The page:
1

I've bottled my beer doing simply A quick rinse after drinking A quick rinse before sanitizing A quick rinse with star san, simply getting already diluted and prepared star san from a sealed vessel and soaking the bottles for a few seconds and then draining them. This has worked out well for me. If you can, I would highly recommend getting one of ...


1

As others have said, wood and plastic may stain. That doesn't mean they are not clean. But to put your mind at ease a bit: You don't need to worry much about sanitation until your wort is cooling after your boil. Yes, you want things to be clean -- but the boil will generally take care of any bacteria that is introduced into a mash or extract before the boil ...


1

Anything somewhat porous and light colored can stain. White/light plastic often stains. White fermenting buckets often get hop stains. Wood spoons can stain also. Steel, glass and aluminum generally will not stain, although metals can get discolored for various reasons, usually having to do with oxidation. It will not affect the beer. For plastics, a good ...


1

The spoon is wood or plastic? stirring your wort or sweet liquor while boiling with a somewhat residual stain of some sort, within reason I suppose, will have no effect on the finished product. If you are worried, use a stainless spoon, great investment. Or just buy another plastic spoon, 2 bucks tops.


1

I quit using spigots because of the difficulty in cleaning them and the lack of necessity. You can use a wine thief for samples, and an auto-siphon works great for bottling (with the cane mdma mentioned). Also, spigots are too high, especially if the trub is low. I've seen all kinds of crazy bent tubes, etc, or tipping buckets to get at the wort, but an ...


1

If you don't want to rack to another vessel, then you can spray with warm OxiClean (or similar oxygen-based cleaner) or PBW (Powdered Brewery Wash - an alkali cleaner). Leave for a couple of hours and then spray with water. This will take away the residue. You can then spray with more OxiClean - in the recommended dosage it does in fact sanitize - I used to ...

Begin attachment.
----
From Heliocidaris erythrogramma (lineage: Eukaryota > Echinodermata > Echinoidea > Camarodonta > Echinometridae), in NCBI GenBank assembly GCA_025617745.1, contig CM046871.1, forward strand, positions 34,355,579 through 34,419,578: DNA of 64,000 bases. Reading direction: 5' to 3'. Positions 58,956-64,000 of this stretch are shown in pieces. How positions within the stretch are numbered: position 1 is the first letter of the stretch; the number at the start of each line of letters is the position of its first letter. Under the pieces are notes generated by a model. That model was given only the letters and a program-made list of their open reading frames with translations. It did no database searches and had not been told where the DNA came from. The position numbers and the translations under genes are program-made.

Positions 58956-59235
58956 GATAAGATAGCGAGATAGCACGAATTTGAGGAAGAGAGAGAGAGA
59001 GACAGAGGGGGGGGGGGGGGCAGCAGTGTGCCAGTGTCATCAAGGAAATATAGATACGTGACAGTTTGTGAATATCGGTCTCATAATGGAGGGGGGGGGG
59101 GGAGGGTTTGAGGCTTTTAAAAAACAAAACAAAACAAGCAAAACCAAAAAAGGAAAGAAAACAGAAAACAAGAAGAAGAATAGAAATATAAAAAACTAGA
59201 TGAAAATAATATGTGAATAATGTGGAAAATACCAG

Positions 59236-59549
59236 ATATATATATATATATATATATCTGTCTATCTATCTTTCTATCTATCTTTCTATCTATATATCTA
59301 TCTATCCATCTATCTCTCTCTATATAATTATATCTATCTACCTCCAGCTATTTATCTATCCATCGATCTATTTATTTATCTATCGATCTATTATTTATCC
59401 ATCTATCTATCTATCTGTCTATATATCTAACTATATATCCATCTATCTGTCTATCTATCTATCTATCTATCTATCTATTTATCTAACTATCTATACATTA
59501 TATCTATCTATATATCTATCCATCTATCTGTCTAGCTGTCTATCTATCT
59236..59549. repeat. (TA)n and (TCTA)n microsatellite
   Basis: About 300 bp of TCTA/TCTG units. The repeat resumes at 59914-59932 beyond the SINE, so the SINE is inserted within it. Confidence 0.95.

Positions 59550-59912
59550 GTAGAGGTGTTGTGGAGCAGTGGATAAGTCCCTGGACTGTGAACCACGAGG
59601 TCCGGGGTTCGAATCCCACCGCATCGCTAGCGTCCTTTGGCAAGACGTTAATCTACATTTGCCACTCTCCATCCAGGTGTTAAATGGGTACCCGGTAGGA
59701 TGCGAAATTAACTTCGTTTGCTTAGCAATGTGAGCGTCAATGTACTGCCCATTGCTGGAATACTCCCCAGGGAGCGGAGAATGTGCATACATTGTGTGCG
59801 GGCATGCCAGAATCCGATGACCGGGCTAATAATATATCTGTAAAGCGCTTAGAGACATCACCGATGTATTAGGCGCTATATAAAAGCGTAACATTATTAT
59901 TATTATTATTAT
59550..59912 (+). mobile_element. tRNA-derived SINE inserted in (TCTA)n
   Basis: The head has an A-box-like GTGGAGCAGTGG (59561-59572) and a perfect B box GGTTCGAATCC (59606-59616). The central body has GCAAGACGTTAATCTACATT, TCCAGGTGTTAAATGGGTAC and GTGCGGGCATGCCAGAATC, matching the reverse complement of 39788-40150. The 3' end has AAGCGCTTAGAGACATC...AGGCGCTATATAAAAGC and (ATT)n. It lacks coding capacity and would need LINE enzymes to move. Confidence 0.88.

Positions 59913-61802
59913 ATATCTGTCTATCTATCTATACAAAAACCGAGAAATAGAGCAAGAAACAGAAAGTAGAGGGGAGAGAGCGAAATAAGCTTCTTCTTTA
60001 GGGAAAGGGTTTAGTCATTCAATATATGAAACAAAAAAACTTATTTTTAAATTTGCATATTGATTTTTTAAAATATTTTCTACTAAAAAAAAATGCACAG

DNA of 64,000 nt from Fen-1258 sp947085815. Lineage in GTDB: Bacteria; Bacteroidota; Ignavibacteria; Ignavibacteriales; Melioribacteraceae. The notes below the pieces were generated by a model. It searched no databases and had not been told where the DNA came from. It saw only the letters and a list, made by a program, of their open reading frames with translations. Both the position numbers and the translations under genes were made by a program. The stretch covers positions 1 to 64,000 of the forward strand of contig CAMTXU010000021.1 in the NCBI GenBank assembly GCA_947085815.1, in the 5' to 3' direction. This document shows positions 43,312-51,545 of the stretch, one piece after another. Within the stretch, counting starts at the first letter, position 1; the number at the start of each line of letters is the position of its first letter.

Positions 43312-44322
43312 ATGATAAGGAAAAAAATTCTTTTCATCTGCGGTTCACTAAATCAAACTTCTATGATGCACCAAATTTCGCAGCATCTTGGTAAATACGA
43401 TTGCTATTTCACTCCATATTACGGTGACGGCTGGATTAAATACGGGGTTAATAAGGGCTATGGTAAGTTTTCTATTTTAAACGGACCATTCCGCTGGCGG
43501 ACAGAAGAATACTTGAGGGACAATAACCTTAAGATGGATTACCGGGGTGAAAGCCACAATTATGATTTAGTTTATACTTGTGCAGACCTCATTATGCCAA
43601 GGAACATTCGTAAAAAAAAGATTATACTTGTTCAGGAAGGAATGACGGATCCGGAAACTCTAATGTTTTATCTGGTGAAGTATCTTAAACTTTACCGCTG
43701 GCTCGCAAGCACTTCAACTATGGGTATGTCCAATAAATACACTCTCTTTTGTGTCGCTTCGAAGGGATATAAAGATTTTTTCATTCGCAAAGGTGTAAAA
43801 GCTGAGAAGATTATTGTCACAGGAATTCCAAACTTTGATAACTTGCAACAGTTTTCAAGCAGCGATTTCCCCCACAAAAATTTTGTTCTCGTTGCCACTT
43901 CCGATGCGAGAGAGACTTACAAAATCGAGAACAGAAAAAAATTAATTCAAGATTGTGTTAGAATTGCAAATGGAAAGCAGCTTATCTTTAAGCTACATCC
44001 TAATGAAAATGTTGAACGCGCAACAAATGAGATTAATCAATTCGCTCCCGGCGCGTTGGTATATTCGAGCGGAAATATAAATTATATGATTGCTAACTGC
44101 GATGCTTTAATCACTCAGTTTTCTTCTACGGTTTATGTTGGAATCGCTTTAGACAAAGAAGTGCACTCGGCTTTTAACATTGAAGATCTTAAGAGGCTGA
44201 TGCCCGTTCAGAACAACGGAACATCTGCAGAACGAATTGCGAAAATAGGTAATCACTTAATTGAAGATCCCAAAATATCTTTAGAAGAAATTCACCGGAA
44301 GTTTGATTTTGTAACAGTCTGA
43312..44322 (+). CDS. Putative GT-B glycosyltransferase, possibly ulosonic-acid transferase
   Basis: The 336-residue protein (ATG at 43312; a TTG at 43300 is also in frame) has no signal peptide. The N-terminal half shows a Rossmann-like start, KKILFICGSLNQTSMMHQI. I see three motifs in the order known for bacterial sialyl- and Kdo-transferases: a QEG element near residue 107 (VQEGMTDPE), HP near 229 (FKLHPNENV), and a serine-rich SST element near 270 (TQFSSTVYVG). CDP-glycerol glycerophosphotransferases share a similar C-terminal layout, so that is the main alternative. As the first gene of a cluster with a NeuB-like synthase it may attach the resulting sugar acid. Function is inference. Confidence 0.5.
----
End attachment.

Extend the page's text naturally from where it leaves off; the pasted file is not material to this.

1

If all you are using the keg for is dispensing, and the keg is not sitting somewhere room temp for a while in-between filling, what you are doing will most likely not impact you negatively. Leaving the keg with only a rinse style cleaning at room temperature is asking for bacterial growth. The poppets in the posts tend to build up gunk in the springs that ...


1

I know a lot of people that are in the same boat as you, only cleaning them thoroughly every several batches without issue. I personally disassemble my kegs every time, giving them a good oxi-clean/PBW soak, using my carboy cleaner to ensure it gets a good thorough scrub. I use a brush to get into the dip tube, soak the posts, and then do a thorough rinse ...


1

My take is mostly a combination of a few of the above answers, but I'll mention it anyway: Collect bottles from friends. I don't always have enough empties on hand to rely on having washed them just after drinking, so I often end up with quite a few that have been sitting in someone's garage for a while. A day or two before bottling day, rinse them all ...


1

The technical definitions are as follows: A sanitizing agent removes 99.999% of organisms a sterilization process removes 99.99999999% of organisms. Seems like a small difference but I'd rather have that extra 0.00099999% if they are going to perform surgery or something. Also In the United States, items labeled as sanitizers are agents that destroy ...



Only top voted, non community-wiki answers of a minimum length are eligible